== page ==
KENTARO TAJIRI AND THOMAS WISCHEROPP
For years, Klingele Papierwerke in Weener, Germany, had suffered from less than ideal conditions on its first top dryer fabric, including short fabric life and serious sheet moisture profile variation. The mill had used “spot cleaners” and off-line washes, yet was not satisfied with running and maintenance costs and the detrimental effect of stickies on sheet profiles and paper quality.
This type of system—traversing “spot-cleaners” using high-pressure water and air to force contaminants out of the fabric and maintain a working permeability—is common in many mills. While there have been improvements to the systems available on the market, many issues still remain.
First, the jets operate on only a very small portion of the fabric at a time, meaning the interval before the same area is cleaned again can be as much as 20 minutes or so. Further, the use of high-pressure jets is not ideal on any fabric. Some mills report premature damage to the integrity of the fabrics and even to the fabric rolls and framework, which must be cleaned from corrosion. In addition, foreign material is often forced deeper into the fabric, ultimately degrading the yarn interstices, reducing fabric life. There is also a high cost associated with running the water and air systems, maintaining the equipment, and regularly assessing that the cleaner is operating effectively.
Searching for a different solution, the mill learned of a felt cleaning system developed by Aoki of Japan, then being used in about 50 Japanese installations. In 2012, Klingele Papierwerke purchased the first AOKI Cleaner to be delivered into Europe.
“We had a decision to make,” explains Mill Manager Thomas Wischeropp. “Should we persist with the standard cleaning systems, with their high demand on utilities and manpower, or try the Aoki system, which promised to minimize effort and downtime and maintain a quality sheet? Maybe the answer is obvious now, yet (at the time) systems common in the marketplace had been improved, while the Aoki product was an unknown entity.”
THE AOKI APPROACH
In 2004, Aoki of Japan’s chief designer, Mitsuo Aoki, determined that effective fabric cleaning should have two main features. First, it should apply to the full width of the fabric and be continuous. Second, the principle should be to prevent contaminants achieving significant ingress in to the fabric. In short, cleaning must be gentle, consistent, proactive, and continuous.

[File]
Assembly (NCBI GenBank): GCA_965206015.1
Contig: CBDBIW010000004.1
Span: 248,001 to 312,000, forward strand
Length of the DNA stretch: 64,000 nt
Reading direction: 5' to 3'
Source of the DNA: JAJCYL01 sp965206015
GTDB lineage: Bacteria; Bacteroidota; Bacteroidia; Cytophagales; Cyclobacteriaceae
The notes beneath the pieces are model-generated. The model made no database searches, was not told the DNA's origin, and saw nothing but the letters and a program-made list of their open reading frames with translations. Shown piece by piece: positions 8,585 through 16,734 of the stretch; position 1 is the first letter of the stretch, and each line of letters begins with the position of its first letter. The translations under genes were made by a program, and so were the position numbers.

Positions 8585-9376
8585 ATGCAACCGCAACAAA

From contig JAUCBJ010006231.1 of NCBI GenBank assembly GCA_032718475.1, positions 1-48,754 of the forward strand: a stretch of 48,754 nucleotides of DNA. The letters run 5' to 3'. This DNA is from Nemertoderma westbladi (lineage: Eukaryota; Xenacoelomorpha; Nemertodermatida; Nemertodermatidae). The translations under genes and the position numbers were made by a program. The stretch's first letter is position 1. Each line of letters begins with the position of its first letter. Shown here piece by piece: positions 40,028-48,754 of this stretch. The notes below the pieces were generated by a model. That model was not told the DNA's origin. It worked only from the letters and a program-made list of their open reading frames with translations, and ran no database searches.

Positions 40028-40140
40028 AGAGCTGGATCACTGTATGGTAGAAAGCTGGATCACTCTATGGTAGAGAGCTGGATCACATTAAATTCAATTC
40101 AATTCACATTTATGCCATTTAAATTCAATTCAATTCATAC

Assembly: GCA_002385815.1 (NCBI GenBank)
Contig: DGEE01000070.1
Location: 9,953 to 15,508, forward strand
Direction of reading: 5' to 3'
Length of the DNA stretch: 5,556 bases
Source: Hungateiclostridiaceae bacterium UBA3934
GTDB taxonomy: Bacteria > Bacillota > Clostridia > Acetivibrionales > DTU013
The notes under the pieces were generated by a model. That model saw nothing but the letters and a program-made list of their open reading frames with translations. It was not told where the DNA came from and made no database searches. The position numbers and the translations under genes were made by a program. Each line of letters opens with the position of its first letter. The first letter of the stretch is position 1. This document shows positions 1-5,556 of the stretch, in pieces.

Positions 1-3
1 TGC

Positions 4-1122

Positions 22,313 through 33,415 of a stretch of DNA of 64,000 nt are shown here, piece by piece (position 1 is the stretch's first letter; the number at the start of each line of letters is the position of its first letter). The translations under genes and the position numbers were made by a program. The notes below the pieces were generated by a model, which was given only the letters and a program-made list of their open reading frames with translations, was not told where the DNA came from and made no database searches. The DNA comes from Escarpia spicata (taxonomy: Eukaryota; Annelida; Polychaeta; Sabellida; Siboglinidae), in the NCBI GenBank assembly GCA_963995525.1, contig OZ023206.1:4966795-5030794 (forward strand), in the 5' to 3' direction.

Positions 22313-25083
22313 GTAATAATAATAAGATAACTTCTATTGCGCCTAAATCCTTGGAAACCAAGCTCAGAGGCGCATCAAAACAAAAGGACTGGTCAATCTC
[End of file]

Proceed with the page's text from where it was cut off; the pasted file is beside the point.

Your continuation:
The outcome of an intense two-year development program was the AOKI Cleaner: a purely mechanical system that is now commonplace in Japan on a range of furnishes and speeds. It services brown grades and fine papers alike and can be run up to 2,000 m/min.
The AOKI Cleaner (Fig. 1) uses a principle well-known to papermakers: a foil effect that induces the surface contaminants to gather onto a cleaning blade and are thus gently coaxed from the fabric surface. The blade oscillates slowly sideways to assist this function and the foils are made from a material specially designed by Aoki to do no damage to the fabric yarns, whether round, flat, “spiral” or even twisted multifilament.
The cleaner may have up to six foils, depending on the nature and extent of the contamination, machine speed, and fabric design. Typical applications use three or four foils that guide contaminants into a saveall designed for easy cleaning during shutdown.
The real difference to the papermaker is visible on close inspection at shutdown. At left is a typical example from a Japanese mill, running a 5-m deckle width at approximately 600 m/min. Figures 2 and 3 show the same fabric before and after the installation of the AOKI Cleaner.
The KLINGELE EXPERIENCE
The Klingele mill installed its first unit on PM 2 in the first top position. “From the start, we saw far greater consistency in sheet profiles (Fig.4) and it was evident the Cleaner prevented any significant ingress of contaminants into the fabric. Our first fabric stayed on the machine for nine months compared to the previous average of three, which paid for the new equipment,” says Wischeropp.
As a result of the initial success, Klingele made investments in two more units: for the second top and third bottom positions on PM 2, which runs up to 1,000 m/min. Aoki supervised the installation and remained on site to ensure the blade settings achieved maximum efficiency. “This will be an ongoing investment for us. We have already made cost savings that outweigh the initial investment,” Wischeropp says.
The mill saw other benefits, he adds. “We recorded fewer paper breaks attributable to the dryer section and improved paper quality. In 2014 we had a significant reduction in complaints of sheet contamination, and since we installed the two additional cleaners we have had no more breaks caused by sticky contamination, with claims reduced from 17 to only 6 per year, and those being unrelated to stickies.”
There has also been an environmental bonus. “We have no need for dryer fabric cleaning chemicals and have thus maintained a safe working environment for our crews,” Wischeropp notes. “They also gave us positive feedback that this system was superior to the spot cleaner concept we had used before.”
Kentaro Tajiri is a manager with Matsubo Corporation, and Thomas Wischeropp is mill manager with Klingele Papierwerke, Germany.Fig. 1: The AOKI Cleaner
Fig. 2: Before installation of the AOKI Cleaner.
Fig. 3: One month after installation.
Fig. 4: Klingele Weener mill CD Sheet Profiles (mid-life).